September 29, 2015
The federal crack-down on perceived racial bias in the car loan sector continued as Fifth Third Bank agreed to pay $18 million to settle allegations brought by the Consumer Financial Protection Bureau.
The Cincinnati-based bank, Ohio's largest by assets, has changed its auto loan pricing structure as a result of the deal. Fifth Third also agreed to pay $3 million to put to rest accusations of illegal credit card practices.
More than $200 million in regulatory penalties
This is the third high-profile enforcement action the consumer watchdog has taken in the past two years. Ally Bank and American Honda Finance Corp. were among the financial institutions that had drawn a total of $200 million before the Fifth Third settlement. The government isn't arguing that the companies intended for African American and Hispanic borrowers to pay more than their white counterparts, simply that in practice, borrowers of color wound up being charged more. The doctrine, controversial in some quarters, is called "disparate impact" theory.
In Ally's case, people of color paid as much as $300 more over the lives of their loans than whites did. Black and Hispanic customers whose loans went through Fifth Third paid about $200 more, according to a CFPB statement.
"Fifth Third's move to a new pricing and compensation system," said CFPB Director Richard Cordray, "represents a significant step toward protecting consumers from discrimination."
Dealer markups in the crosshairs
As American Honda Finance Corp. did in its previous settlement, Fifth Third will restrict the latitude car dealers have when they add markup to the wholesale rates the bank offers on given loans. These markups can add up to 2.5 percent interest. Observers say the regulators' objective is to encourage lenders to place strict limits on markups or jettison them entirely for flat-fee structures.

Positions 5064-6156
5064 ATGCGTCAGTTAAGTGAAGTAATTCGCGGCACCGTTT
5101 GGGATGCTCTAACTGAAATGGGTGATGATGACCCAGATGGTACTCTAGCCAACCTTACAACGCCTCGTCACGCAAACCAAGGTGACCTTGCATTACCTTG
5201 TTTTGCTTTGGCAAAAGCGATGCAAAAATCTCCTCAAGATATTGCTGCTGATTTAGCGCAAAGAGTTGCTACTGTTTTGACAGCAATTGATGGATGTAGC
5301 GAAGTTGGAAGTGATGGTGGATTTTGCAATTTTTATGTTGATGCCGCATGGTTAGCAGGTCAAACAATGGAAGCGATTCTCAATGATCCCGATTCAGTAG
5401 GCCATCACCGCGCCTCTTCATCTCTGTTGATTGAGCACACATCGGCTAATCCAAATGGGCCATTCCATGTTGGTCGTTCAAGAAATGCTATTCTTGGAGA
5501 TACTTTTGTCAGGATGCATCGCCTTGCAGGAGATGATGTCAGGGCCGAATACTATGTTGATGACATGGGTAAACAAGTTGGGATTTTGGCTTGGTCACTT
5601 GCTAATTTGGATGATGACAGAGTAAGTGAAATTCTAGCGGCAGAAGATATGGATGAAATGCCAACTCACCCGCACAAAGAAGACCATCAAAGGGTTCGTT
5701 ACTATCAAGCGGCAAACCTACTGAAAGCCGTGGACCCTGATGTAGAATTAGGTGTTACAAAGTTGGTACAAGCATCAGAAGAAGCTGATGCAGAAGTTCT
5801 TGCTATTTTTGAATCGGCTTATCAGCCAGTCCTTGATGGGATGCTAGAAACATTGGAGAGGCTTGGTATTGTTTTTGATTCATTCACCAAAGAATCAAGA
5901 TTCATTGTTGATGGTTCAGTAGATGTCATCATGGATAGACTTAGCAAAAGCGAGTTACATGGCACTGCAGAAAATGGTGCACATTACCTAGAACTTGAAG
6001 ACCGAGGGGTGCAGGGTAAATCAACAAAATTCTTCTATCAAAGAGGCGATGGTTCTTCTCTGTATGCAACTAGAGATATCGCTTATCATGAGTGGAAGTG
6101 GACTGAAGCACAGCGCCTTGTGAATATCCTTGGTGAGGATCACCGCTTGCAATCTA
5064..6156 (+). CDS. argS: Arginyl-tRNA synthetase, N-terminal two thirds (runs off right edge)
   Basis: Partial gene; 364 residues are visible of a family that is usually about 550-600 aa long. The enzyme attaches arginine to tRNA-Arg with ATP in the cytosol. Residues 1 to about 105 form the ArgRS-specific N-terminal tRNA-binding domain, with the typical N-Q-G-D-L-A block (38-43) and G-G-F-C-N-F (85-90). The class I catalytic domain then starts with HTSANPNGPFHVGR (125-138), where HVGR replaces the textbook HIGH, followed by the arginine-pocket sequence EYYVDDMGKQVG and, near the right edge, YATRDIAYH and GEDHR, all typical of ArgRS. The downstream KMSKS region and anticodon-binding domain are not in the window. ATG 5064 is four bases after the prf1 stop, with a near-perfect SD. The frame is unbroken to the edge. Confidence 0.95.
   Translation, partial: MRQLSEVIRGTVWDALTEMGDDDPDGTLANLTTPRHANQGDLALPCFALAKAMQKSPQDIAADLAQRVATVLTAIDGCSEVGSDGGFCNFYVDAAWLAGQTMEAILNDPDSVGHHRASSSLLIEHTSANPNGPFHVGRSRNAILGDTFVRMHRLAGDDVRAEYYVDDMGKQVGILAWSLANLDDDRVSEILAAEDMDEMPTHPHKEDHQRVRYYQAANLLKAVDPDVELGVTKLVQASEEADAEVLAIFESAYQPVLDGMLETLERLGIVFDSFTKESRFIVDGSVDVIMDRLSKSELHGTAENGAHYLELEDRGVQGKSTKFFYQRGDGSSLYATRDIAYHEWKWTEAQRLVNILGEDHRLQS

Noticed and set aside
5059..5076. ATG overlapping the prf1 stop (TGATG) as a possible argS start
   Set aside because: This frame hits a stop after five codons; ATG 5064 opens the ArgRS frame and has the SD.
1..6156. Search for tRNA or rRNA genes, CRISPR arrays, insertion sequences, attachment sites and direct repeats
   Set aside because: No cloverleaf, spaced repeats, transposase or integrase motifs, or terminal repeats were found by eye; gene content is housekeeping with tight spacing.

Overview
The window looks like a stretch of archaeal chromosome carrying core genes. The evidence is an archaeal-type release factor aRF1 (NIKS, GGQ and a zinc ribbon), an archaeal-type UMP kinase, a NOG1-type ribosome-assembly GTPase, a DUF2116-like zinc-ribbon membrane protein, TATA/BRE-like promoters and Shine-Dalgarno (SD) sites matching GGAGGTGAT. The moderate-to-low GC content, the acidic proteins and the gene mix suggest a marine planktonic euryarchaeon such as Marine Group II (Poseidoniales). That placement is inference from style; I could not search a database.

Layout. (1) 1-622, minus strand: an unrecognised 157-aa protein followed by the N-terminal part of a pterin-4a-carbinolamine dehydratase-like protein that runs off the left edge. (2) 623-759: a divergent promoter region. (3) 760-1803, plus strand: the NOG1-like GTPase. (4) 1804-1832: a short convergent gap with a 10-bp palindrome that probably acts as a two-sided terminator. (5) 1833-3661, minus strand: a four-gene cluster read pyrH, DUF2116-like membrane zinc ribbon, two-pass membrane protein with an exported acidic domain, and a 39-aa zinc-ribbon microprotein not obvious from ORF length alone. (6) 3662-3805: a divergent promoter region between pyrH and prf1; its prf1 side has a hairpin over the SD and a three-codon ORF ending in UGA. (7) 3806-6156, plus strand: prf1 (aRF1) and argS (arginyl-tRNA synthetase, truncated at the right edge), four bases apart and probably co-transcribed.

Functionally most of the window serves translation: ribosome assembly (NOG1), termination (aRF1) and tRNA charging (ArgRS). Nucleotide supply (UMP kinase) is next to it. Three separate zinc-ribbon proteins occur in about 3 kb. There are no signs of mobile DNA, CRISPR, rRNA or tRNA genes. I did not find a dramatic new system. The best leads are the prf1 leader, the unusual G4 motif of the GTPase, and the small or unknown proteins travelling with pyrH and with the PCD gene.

Fifth Third Bank defended its practices in part by throwing blame for any bias on dealers.
"It is important to understand that Fifth Third is not involved in the transaction between dealers and their customers," said a bank statement given to several news sources including the Wall Street Journal. "Instead, dealers ask Fifth Third for an offer to purchase the contracts they enter into with customers. When considering whether to purchase a contract from a dealer, Fifth Third does not receive or consider any information about a consumer's race or ethnicity."
Regulators have admitted that their methodology, which uses last names and Census tracts to make educated guesses about a lender's race and ethnicity, could overestimate the amount of discrimination taking place, according to documents obtained by American Banker.
Patrice Ficklin, assistant director of the watchdog agency's Office of Fair Lending, in a memo described the CFPB's methods as "valid and reasonable under the circumstances here, and although there may be some risk of overestimating disparities, the alternative presents an equal (and perhaps greater) risk of underestimating disparities and thus consumer harm."
You may be wondering why federal regulators don't just go after the dealerships directly. It's because Congress put dealerships off-limits when it set up the charter for the CFPB. Indeed, some lawmakers are seeking a further neutering of the relatively new watchdog agency.
If auto loans form a part of your bank's loan portfolios, consider seeking guidance from loan sale advisory firm Garnet Capital Advisors about the secondary market for these loans.